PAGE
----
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New Yorker Fiction Reviews: "Samsa in Love" by Haruki Murakami

I'm on a marathon quest to get caught up on my New Yorker reviewing. I will not rest until I succeed. At this point, the quest is bigger than me, it's bigger than The New Yorker, hell it's bigger than Nicki Minaj's, not really. 

Issue: Oct. 28, 2013

Story: "Samsa in Love"

Plot: Anyone who took Eighth Grade English (and payed attention) will likely recognize the name "Samsa" in the title here; it comes from the famous Franz Kafka story "Metamorphosis" in which the main character, Gregor Samsa, wakes up one morning to find he's turned into a beetle. Here, Murakami reverses that classic, archetypal short story so that the beetle wakes up and finds that he's become a human named Gregor Samsa. What? Who?! That's right. He spends part of a day getting used to his new body, trying to find food in the house and clothe himself. He is then visited by a female locksmith who reveals that they are in the middle of the Prague Spring. He becomes attracted to the locksmith, as she's a hunch back and therefore reminds him a little bit of his former life as a beetle. 

Review: I don't have a lot of patience for Murakami. He's one of those international authors I feel like everyone's "supposed" to like, but I can't deal him. Not only because his stories feature disappearing hotels, floating dolphins, and all manner of other Magical Realism hokiness, but because I can't stand the writing. He takes too long to get to the damn point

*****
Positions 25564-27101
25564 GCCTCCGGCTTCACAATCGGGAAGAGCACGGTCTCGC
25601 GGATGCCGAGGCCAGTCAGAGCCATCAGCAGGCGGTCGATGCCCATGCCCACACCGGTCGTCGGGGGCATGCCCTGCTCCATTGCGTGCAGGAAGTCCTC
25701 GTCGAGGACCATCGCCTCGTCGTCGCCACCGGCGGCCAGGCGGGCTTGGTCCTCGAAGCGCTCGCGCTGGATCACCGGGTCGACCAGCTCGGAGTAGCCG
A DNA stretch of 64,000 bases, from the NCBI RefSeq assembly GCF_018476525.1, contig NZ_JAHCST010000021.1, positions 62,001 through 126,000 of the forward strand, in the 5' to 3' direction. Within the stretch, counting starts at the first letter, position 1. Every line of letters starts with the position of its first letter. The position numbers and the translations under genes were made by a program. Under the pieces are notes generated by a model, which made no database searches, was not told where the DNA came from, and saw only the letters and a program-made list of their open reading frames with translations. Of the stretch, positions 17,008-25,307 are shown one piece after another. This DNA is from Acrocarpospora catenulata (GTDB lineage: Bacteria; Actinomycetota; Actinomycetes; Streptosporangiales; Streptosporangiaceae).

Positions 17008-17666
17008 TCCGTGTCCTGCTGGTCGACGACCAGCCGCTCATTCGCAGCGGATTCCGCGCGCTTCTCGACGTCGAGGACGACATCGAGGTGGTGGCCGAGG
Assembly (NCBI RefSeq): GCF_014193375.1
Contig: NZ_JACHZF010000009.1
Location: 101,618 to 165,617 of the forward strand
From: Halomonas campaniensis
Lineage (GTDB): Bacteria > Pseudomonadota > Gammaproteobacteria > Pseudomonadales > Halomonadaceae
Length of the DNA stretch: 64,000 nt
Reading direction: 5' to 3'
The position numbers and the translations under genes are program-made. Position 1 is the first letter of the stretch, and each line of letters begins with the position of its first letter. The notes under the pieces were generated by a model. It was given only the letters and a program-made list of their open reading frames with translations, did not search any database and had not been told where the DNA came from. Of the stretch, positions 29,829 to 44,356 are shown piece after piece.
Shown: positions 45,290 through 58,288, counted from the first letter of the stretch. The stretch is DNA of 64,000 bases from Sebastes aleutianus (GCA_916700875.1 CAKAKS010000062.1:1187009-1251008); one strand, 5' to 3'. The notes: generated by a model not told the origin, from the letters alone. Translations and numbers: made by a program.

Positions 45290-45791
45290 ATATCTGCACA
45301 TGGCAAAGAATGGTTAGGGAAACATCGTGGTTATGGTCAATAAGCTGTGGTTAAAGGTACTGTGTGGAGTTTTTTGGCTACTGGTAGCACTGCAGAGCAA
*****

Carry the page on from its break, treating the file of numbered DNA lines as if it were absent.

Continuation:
After precisely ONE sentence we realize this story's conceit: the beetle has become a human instead of the other way around. Okay, great. We've all read "Metamorphosis," we all get it. Yet most of the story describes, in painfully slow detail, Samsa's attempts to figure out his new body. I mean look, I get it, okay? It's not a difficult concept. Let's get to the point when something happens. I don't see the cuteness in describing every movement of his body and every moment of realization he goes through in the process of finding his the course of one afternoon. 

This seemed more like a Creative Writing Class exercise than a story, and I found myself scanning the coming paragraphs to find a place when he actually encountered someone or had a moment of real conflict. But I still read the entire thing word-for-word, and carefully, as a service to my readers.  

I don't know. This will appeal to some people. It's not inherently "bad" in any way; nothing in the New Yorker is patently bad. But, this took work to read and not the "good" kind of work either. Not the "What Does This All Mean" kind of work but the, "Oh God I Hope This Story is Over Soon" kind of work. 

One kind of entertaining part was when Samsa -- wearing only a nightshirt -- becomes aroused watching the locksmith as she bends over for her tools. He doesn't know what to make of his fully erect dong at first and therefore makes no attempt to hide it from the young woman. The locksmith merely takes it in stride, however, which I thought was a missed opportunity for some conflict. 

That is all. 


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